Suspension in construction
Suspension in construction

The following Construction guidance note provides comprehensive and up to date legal information covering:

  • Suspension in construction
  • Suspension at common law
  • Statutory right to suspend for non-payment
  • The right to suspend under pre-1 October 2011 contracts
  • Suspension for non-payment in standard form contracts
  • Wrongful suspension
  • Power to suspend for reasons other than non-payment

This Practice Note examines statutory and contractual rights to suspend performance of obligations under a construction contract, which principally arise in the event of a failure by an employer to pay an amount due. The statutory right arises under the provisions of section 112 of the Housing Grants, Construction and Regeneration Act 1996 (HGCRA 1996) which deal with when and how the right to suspend can be exercised. This Practice Note then considers how the standard form JCT, NEC and FIDIC contracts deal with suspension as a consequence of the HGCRA 1996 or non-payment, and also looks at wider contractual rights for a contractor to suspend performance of its obligations (ie not just because of non-payment).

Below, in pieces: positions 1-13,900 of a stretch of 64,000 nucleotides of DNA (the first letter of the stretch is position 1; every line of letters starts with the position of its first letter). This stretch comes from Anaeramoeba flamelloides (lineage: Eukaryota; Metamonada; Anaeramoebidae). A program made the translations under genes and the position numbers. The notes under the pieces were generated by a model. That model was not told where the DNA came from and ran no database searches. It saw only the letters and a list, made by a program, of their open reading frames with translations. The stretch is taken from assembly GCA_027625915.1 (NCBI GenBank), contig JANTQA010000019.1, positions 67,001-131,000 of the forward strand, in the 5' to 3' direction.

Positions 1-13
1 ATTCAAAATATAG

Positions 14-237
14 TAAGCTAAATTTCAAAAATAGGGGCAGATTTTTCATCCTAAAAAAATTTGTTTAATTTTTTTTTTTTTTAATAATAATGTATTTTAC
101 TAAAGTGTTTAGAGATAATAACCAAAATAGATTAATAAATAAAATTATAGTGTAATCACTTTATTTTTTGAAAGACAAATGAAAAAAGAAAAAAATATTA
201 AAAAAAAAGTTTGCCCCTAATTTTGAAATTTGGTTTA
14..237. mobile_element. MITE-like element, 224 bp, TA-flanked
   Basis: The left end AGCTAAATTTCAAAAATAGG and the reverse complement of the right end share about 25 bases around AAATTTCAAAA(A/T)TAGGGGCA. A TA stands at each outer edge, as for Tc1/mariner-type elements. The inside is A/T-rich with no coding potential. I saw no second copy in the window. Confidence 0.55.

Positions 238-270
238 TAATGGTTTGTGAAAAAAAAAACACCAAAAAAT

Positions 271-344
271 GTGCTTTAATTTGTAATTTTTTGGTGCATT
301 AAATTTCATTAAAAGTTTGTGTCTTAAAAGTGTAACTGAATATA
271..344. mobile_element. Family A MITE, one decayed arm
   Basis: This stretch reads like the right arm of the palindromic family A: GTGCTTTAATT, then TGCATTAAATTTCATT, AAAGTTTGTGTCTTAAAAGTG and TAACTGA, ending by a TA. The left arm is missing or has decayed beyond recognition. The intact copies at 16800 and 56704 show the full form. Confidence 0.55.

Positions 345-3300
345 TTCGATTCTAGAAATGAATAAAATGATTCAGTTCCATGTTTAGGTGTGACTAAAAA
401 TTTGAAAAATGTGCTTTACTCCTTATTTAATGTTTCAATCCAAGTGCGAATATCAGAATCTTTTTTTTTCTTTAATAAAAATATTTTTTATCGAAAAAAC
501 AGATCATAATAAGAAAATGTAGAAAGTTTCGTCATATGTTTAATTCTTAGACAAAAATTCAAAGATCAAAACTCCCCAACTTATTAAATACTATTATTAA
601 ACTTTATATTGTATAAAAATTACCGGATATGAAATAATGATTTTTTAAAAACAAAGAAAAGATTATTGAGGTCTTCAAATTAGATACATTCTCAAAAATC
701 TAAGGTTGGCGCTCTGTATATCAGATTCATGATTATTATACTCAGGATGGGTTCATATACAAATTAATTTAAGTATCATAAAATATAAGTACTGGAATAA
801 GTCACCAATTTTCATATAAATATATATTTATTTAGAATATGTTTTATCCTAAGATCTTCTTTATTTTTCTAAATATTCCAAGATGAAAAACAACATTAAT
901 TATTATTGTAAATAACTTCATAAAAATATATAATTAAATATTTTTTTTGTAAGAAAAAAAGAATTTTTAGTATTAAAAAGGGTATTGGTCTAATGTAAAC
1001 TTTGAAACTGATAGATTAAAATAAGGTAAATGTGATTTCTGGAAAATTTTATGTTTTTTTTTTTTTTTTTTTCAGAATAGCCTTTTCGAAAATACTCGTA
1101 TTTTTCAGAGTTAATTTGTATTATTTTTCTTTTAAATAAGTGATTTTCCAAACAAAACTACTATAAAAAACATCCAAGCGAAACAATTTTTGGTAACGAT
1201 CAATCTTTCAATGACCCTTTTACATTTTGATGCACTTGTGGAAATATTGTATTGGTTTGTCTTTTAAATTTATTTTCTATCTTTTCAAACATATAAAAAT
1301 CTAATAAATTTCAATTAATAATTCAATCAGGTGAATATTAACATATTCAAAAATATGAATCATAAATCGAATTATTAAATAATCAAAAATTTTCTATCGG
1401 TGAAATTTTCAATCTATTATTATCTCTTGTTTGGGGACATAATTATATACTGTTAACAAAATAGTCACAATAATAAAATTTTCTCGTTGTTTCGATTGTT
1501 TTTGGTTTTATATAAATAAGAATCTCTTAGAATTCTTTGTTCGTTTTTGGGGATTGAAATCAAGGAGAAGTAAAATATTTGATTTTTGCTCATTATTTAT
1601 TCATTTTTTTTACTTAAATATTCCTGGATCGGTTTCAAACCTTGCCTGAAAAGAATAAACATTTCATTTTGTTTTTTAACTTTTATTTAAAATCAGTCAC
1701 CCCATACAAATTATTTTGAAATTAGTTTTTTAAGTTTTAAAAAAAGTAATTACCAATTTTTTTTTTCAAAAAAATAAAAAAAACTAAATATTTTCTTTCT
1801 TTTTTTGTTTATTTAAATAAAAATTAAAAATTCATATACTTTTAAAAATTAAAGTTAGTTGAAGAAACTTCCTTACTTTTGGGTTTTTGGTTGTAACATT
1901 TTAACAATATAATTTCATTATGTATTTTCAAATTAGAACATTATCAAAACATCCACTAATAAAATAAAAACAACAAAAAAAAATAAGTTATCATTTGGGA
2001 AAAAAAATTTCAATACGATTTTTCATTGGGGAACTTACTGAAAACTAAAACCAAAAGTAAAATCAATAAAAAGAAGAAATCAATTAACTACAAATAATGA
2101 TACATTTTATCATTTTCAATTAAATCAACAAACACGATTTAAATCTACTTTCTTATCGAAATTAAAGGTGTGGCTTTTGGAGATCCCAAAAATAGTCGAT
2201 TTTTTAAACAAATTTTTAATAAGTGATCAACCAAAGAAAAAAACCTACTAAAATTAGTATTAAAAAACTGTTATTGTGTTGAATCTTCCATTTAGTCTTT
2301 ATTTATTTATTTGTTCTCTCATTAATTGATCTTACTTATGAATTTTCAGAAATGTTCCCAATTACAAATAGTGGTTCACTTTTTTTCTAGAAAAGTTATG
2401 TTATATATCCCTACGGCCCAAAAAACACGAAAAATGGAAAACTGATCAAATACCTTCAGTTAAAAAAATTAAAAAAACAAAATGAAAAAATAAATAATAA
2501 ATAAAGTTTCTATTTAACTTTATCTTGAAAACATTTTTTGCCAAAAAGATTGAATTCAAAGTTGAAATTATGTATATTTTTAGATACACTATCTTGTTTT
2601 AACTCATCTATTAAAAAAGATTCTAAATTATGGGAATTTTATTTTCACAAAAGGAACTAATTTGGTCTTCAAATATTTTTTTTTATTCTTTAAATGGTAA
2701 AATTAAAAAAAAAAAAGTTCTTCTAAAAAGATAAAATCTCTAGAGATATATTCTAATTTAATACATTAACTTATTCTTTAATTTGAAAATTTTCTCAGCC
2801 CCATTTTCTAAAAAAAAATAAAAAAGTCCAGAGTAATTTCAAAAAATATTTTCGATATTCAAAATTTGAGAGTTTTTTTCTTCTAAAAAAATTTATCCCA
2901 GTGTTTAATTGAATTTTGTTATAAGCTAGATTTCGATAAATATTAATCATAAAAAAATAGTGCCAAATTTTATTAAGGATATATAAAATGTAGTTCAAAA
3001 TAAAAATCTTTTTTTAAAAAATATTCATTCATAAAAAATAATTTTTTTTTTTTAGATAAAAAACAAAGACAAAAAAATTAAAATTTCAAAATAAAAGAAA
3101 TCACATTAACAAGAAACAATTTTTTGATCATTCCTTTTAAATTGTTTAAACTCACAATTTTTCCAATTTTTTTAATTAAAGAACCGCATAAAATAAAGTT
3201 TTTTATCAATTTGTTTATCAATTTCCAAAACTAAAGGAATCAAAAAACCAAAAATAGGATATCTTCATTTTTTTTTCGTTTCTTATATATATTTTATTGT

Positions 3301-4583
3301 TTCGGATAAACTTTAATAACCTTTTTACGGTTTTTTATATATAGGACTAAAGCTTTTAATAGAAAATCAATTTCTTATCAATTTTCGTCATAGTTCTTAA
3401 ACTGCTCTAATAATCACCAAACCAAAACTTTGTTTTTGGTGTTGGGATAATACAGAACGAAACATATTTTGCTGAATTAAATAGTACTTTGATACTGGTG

Suspension can be a valuable tool for putting pressure on an employer that is not paying its bills (either at all, or on time). It can also be useful in a situation where there is no realistic prospect of obtaining further payment, for example where the employer or main contractor is insolvent or on the brink of insolvency but the contract does not provide the right to terminate for insolvency. In this case, if the statutory or contractual prerequisites are satisfied, suspending all work is an effective means of cutting costs and reducing likely losses.

Suspension at common law

There is no right at common